It became clear during our testing that the FR300 is an emergency radio with several outstanding and potentially life-saving features, including its emergency siren and lighting, and particularly its self-charging functionality. So if you're in the market for an economical emergency radio, the Etón FR300 more than fits the bill.
The images shown here display the "Metallic Red" version of the FR300, but you have a wide array of colors to choose from.
- Compact and lightweight; ideal for emergencies or travel
- Clearly laid out functions and controls
- Excellent internal power generator; handy cell-phone charger
- Tuning dial could be better illuminated for darkened environments
- Should include an AC adapter
What's in the Box
FR300 radio, mail-in coupon for cell phone charging adapters, nylon carrying case, and owner's manual
Top Customer Reviews
I love the older FR 200. No one would say that the FR 200 was the height of radio engineering and it certainly has a few electronic warts. With that said its pleasant sound, sensitive receiver and cool hand crank generator makes it a winner in my book (see my review in epinions). When the FR 300 came out I was anxious to give it a try so it was off to Circuit City to pick one up.
The Box: The radio appears to be housed in a case very similar to the FR 200. The box is approximately 5.5 inches square and around 2 inches thick. Like the FR 200 it has a nice handle and it some with a nifty nylon case. One side of the radio has a hand crank to charge the rechargeable battery pack. This pack appears to be of the common cordless phone variety if you ever need to change it. The other side of the radio has a volume control and a ganged course/fine tuning control, which operates the analog slide rule dial. Instead of using the primary color theme of the FR 200, the ABS plastic is a classy silver and the speaker grill also has a more polished look. Because the FR 300 has more gizmos than the FR 200 it has a few more controls on the face of the radio. This may add a little more confusion to the technically challenged. With that said, the controls and operation are very simple.Read more ›
Bottom line, this radio was our peace of mind, our informant, our life-saver in many senses of the word. When we were in pitch black conditions, with freight-trains wind blowing out our windows and we were locked in a bathroom with a mattress over us, we had this with us. No lie. We then cranked it up (and a good crank provided well over 30 minutes of radio and light time) and we knew exactly what was going on and where we stood with regards to the monsters that were falling upon us. It was, as the commerical goes, priceless for us. So much so, that we bought one for each member of our family.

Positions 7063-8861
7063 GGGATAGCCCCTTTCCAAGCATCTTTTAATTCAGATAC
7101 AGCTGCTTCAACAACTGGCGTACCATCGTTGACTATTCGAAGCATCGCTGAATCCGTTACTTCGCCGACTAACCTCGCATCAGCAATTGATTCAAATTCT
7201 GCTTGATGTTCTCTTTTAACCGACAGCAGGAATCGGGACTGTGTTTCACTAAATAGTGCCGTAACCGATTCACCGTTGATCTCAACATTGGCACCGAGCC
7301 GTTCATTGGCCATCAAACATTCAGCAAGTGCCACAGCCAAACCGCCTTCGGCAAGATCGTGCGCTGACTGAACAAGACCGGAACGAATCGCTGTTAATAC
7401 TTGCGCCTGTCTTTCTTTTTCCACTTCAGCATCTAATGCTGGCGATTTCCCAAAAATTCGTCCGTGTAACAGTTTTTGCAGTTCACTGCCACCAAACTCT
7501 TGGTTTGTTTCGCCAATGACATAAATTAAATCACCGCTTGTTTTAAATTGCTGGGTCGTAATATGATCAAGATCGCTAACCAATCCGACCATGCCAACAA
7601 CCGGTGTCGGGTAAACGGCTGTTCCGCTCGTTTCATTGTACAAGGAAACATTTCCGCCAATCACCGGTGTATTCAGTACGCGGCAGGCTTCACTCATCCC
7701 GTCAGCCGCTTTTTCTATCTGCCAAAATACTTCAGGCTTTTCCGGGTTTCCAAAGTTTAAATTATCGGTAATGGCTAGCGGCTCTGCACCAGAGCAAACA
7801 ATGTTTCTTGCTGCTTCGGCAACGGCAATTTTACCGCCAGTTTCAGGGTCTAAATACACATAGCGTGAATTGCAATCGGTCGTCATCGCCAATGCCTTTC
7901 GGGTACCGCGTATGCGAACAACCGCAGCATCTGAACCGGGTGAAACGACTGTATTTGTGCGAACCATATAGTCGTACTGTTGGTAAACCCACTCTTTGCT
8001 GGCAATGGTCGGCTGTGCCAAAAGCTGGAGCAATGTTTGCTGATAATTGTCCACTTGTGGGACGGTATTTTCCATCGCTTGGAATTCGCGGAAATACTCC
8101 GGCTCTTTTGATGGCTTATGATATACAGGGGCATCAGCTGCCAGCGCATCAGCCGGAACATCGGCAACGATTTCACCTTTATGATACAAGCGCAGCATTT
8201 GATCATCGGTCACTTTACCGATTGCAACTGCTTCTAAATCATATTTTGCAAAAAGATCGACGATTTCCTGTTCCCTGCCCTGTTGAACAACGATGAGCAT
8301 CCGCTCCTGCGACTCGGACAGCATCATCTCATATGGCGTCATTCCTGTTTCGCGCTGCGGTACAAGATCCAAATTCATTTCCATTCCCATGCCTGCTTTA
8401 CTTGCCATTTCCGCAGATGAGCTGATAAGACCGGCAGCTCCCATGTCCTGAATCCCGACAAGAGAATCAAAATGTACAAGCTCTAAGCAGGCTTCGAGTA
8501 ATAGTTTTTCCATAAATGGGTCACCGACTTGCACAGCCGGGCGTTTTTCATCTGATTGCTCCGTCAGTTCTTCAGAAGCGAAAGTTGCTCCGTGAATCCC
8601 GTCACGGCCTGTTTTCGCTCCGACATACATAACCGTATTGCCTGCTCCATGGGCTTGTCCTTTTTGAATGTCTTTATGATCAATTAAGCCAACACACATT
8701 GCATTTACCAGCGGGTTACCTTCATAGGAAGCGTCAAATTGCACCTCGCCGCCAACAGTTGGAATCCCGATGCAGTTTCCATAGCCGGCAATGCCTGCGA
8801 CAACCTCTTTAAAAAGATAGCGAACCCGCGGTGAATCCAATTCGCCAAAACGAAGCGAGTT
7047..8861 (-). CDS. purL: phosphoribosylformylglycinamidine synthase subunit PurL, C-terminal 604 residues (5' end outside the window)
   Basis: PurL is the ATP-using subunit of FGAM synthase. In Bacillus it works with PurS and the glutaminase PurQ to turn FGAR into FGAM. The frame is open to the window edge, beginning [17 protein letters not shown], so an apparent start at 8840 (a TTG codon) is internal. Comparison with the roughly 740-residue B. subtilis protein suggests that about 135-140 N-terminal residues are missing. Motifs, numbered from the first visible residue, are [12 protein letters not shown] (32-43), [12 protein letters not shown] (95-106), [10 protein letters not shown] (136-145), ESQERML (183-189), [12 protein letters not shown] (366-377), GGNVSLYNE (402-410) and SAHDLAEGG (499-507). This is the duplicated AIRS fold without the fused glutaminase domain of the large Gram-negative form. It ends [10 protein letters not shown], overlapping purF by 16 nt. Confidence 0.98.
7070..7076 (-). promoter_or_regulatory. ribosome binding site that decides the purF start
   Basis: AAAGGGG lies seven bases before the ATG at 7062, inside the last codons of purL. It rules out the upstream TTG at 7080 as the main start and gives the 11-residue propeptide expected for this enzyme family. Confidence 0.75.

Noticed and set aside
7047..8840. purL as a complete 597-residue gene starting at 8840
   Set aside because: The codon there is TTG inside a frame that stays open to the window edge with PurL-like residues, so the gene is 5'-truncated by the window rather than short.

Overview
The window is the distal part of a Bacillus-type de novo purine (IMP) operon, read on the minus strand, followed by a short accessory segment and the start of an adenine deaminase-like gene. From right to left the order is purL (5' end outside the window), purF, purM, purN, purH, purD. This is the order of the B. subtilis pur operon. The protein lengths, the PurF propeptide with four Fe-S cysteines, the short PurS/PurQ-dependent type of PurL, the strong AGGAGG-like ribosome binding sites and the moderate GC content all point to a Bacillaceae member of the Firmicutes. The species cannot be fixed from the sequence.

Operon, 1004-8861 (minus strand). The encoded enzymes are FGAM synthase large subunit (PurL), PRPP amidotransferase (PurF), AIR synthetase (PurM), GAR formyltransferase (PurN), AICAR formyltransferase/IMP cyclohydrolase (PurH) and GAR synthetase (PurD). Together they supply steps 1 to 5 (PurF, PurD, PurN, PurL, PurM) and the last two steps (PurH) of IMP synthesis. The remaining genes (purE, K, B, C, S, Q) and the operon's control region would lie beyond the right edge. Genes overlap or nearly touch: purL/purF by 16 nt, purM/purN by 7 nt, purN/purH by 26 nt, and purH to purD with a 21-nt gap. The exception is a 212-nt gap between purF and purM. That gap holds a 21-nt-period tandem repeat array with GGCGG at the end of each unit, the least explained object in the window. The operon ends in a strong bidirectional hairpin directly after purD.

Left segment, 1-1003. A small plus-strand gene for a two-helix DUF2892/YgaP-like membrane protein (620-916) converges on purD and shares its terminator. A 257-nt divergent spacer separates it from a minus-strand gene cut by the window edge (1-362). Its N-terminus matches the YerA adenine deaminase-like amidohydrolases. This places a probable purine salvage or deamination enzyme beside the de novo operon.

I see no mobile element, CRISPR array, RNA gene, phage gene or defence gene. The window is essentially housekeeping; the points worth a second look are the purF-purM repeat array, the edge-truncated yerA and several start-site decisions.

You really can't go wrong with this baby.Read more ›
I opened the box and was impressed with everything, it is a perfect companion to use. My only negative comment is that they do not have the AC Adapter/Charger available. When you call Eton/Grundig for support they just do not reply! I have called many times, emailed several times and no response. This is Eton/Grundig U.S. I ended up purchasing an Adapter at Radio Shack that works well and is within the specification that they state in the manual. The reason for the adapter is to quick charge the internal rechargeable batteries so that your radio is always ready. As for an extra/replacement Nihm pack again can't find it anywhere and of course no response from Eton/Grundig U.S.
I am extremely happy with the radio for the price and for the features it offers. One last item.. if you have a newer Motorola Phone... the adapters included do not fit.. I am trying to source a supplier.
When you look at my pictures at least you will have the details that you cannot see with the supplied pictures and I hope this helps everyone.
I would give this a 4.5 Stars for the lack of support but I cannot, so it gets a five star rating anyways.
Most Recent Customer Reviews
This is the 3rd Red Cross radio I have bought like this. Two of them were for gifts and one for myself.Published 17 days ago by cathy
My dad bought me the Eton FR300 on my birthday back in 2008, it was the American Red Cross version of the radio. Read morePublished 2 months ago by Nigel Yearning
I wanted to comment specifically on the bizarre liquification of the plastic case material. After several years the radio became sticky and tacky all over. Read morePublished 2 months ago by SP97
I wish i could like this radio. Had a bad habit of changing its volume un-touched while listening to sensitive stations. Read morePublished 3 months ago by Amazon Customer